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Ira Sharkansky


Messy Gaza disengagement adds
new uncertainty to Israeli politics,  September 13, 2005

By Ira Sharkansky

We could have told you so.
The day of Israel's disengagement from Gaza was less than elegant.
The night before, we saw pictures of a soldier fastening a sign on the walls of an abandoned synagogue which read, "Holy Place." Last night we saw a Palestinian ripping down that sign, while others were attacking a pillar with a sledge hammer and the surroudings were on fire. Other pictures showed several thousand Palestinians rushing across the border to Egypt, supposedly closed and monitored by Egyptian police. One Palestinian was killed, according to initial reports by an Egyptian sentry. It did not take long for an official to announce from Cairo that it was not an Egyptian who did the killing. He knew that it was a stray bullet from a Palestinian shooting in celebration.
Reuters praised the Palestinians for their restraint. "Palestinian officials and analysts were generally optimistic that relative calm would prevail, citing scenes from evacuated Jewish settlements that, while chaotic, did not include factional violence."
Israel's president has called the Palestinians vandals. Other officials used the term barbaric. Religious Jews promise to return to their settlements in Gaza and rebuild the synagogues. Palestinian and Israeli critics accuse the Israeli government of leaving abandoned synagogues for the Palestinians to destroy, so Israel could exploit the pictures to justify their own illegal activities. A spokeman for an Israeli civil rights organization promised to begin proceedings in European courts against Israeli soldiers for war crimes. His hope is that officers and soldiers involved in the death of civilians will fear to leave Israel. When asked if his organization would begin procedures against Palestinians who killed Israeli civilians, he said that was not his priority.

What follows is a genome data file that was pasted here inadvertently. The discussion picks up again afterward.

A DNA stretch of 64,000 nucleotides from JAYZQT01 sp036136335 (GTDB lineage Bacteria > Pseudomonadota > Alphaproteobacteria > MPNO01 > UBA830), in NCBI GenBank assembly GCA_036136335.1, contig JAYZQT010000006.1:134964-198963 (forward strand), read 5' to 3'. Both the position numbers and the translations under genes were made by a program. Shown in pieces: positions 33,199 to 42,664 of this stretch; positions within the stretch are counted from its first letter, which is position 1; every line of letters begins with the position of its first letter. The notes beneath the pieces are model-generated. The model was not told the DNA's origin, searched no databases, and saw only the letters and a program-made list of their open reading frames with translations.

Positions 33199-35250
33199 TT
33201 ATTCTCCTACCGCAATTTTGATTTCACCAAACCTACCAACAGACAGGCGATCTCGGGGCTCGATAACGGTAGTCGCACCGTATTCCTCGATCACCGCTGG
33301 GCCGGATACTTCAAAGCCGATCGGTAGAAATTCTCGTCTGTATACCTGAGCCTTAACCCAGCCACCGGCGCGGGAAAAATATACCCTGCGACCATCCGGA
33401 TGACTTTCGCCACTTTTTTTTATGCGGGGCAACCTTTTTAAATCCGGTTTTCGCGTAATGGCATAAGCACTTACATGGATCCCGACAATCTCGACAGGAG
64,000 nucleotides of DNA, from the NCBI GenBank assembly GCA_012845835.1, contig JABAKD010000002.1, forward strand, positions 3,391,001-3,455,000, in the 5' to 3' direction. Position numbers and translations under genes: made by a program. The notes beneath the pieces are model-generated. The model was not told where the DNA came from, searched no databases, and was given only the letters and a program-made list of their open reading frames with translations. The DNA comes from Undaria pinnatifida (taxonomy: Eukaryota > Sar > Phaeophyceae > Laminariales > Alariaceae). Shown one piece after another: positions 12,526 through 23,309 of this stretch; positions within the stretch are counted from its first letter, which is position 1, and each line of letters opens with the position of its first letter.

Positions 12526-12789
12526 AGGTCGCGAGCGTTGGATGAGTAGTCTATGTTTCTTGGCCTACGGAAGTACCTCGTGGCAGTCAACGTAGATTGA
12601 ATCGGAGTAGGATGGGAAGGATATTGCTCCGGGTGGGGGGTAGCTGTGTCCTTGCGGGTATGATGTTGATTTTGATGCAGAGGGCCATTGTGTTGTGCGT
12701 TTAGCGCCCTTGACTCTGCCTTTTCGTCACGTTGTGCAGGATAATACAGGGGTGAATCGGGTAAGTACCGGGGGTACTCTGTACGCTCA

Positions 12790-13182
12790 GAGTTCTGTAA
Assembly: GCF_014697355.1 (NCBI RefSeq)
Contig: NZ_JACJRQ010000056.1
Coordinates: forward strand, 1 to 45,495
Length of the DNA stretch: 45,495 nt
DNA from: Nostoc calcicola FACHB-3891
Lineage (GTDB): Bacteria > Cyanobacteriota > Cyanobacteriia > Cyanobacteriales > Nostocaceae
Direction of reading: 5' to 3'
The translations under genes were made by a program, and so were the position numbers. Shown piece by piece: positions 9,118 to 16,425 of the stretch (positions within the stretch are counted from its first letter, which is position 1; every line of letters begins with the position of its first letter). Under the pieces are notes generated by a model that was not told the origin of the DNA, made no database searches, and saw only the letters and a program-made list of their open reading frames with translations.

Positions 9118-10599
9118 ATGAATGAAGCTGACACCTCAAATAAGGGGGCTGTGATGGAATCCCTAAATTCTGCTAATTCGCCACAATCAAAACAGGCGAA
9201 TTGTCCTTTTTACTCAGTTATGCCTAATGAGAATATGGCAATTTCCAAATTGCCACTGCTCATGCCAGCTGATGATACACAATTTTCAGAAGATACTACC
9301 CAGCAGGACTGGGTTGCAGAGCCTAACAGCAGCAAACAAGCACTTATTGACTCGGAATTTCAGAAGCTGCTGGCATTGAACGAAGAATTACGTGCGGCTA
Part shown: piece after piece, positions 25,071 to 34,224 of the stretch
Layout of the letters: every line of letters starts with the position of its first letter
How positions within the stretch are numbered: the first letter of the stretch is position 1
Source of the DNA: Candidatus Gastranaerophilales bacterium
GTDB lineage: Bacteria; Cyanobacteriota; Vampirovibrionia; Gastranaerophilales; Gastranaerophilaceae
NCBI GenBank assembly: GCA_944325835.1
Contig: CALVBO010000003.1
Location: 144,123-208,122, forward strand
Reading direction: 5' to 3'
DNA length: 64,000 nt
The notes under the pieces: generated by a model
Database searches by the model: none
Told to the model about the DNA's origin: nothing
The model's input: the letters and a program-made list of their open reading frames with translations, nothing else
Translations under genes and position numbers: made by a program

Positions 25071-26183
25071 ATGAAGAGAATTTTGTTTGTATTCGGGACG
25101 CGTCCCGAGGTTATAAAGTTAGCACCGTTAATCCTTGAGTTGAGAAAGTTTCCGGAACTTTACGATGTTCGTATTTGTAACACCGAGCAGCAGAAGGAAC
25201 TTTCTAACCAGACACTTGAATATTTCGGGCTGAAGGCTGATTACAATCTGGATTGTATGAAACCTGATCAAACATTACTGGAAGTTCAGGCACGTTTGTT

Israeli government officials have said that continued firing of missiles from Gaza will bring a new response. There will be zero tolerance. Israel will not pursue individual Palestinians, but hold the Palestinian Authority responsible. They should know that we have mortars, too.
Does this mean that Israel will bombard Palestinian settlements if the missiles continue? At least one missile landed in an empty field yesterday. Will Palestinian celebrants be given a day or two or three to let off steam? Will the strong verbiage be our principal line of defense, backed up by a program to reinforce roofs of building close to Gaza with concrete and a warning system that will give those out of doors a few seconds to find shelter when a missle approaches?
A national election is not likely to help us in this period of uncertainty. None of the major or middle sized parties are in shape to fight the election that almost all of them say is essential. We could end up with seven parties that have in the past been in a governing coalition, each winning between 3 and 20 members in a 120 seat Knesset. Putting together a new coalition could take until the next election.
If anyone out there has seen the Messiah wandering around in search of a mission, check credentials, and send him or her in our direction. If the Messiah claims to have a more pressing assignment in New Orleans, let it be, but make sure that we are on the list for early attention.

Sharkansky is a member of the political science department at Hebrew University in Jerusalem